He was entirely open about the reason for this move: He had gotten tired of losing big pots with aces, so he had decided to make literal the old saying, “Better to win a small pot than lose a big one.”
The problem, of course, is that the way he corrected for his problem utterly fails to maximize the winning potential of the best starting hand in hold’em. His chosen method is indeed close to 100% effective at protecting him from the pain of losing big pots with aces. But that shouldn’t be the goal. The objective is to maximize the average profit from rare premium hands. His solution was a dismal failure by that metric.
Okay, so if you’ve made the right diagnosis and applied the right corrective, what else is left as a third step?
3. Get another opinion
It is unwise to assume that you have correctly analyzed the problem and fashioned the right plug for the leak. We are much better at spotting other people’s mistakes than our own.
Daniel Kahneman is a Nobel Prize-winning economist who has revolutionized our understanding of how people make decisions. He says, “I am not very optimistic about people’s ability to change the way they think, but I am fairly optimistic about their ability to detect the mistakes of others.”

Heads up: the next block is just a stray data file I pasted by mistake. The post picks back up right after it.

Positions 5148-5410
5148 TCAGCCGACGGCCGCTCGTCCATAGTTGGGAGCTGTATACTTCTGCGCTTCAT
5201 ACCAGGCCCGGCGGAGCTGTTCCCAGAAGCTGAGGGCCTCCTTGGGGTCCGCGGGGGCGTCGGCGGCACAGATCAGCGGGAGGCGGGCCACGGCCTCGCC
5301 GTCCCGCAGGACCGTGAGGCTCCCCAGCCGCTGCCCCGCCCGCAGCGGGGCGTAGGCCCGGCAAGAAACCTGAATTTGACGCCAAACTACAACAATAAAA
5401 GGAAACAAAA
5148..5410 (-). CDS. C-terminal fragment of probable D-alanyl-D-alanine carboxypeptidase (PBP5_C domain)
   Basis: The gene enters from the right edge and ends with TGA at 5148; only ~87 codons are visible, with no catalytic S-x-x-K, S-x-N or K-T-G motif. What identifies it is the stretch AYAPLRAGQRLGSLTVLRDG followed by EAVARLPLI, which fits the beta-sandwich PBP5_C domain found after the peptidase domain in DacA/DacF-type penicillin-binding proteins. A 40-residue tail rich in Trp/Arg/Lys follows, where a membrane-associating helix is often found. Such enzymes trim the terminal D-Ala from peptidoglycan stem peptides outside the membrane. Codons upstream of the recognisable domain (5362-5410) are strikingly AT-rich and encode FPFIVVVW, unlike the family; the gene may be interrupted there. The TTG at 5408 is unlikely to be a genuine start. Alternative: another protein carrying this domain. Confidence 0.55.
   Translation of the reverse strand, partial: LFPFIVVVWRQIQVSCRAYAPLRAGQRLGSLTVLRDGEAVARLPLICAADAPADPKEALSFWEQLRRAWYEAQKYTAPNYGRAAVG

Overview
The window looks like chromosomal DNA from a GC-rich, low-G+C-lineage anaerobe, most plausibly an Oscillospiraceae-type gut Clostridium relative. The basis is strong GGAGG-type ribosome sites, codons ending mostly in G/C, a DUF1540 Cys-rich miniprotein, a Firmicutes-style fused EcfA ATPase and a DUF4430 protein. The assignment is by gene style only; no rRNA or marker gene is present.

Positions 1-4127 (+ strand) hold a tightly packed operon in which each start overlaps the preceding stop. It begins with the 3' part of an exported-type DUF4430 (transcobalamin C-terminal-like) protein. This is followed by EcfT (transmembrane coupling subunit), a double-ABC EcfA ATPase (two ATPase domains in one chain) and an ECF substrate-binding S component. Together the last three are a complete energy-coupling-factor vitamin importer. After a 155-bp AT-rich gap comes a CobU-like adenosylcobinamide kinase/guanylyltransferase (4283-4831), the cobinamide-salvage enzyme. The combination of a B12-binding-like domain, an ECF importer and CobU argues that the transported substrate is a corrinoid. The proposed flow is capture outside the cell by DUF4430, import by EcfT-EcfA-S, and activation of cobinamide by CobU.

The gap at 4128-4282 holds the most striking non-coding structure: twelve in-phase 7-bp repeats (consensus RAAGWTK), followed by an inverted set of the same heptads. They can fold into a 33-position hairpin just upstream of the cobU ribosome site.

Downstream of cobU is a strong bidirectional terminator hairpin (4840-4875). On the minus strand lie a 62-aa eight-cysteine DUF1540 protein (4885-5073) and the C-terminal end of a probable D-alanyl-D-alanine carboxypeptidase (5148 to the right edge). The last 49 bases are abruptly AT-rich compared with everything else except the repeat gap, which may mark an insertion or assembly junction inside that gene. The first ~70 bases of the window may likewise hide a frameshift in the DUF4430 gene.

Although he made this principle the subject of scientific study, it’s hardly a new concept. Two thousand years before Kahneman, we already had the biblical aphorism about being able to see the mote (i.e., speck) in our neighbor’s eye while not noticing the beam (i.e., log) in our own.
Writing a daily poker blog for several years, I had many occasions in which I described in detail how I had played a hand, and gave what I thought was a brilliant analysis of what I had done right and wrong — only to be brought up short by readers who pointed out important factors or options that had completely escaped my attention. It’s human nature.
Go to people whose candor and poker-analysis skills you respect. Find out if they have anything to add to your own conclusions about what went wrong. Weigh carefully what they have to say — especially if it hurts, because the most important truths about the mistakes you have made are apt to be painful and embarrassing. The surgeon can’t remove that inflamed appendix without cutting you pretty deep.
The silver lining of the blunders that Livio describes in his book is that when the errors were eventually brought to light and corrected, either by the scientists who made them or by others who came along later, the corrections led to important conceptual breakthroughs — hence the title’s “brilliant” blunders.
Your poker mistakes, too, can lead to major leaps forward in your skill and profit, if you analyze the problem correctly, figure out the right remedy, and check with a trusted advisor to be sure you’re not just deceiving yourself. These steps are simple, but they are never easy.
Robert Woolley lives in Asheville, NC. He spent several years in Las Vegas and chronicled his life in poker on the “Poker Grump” blog.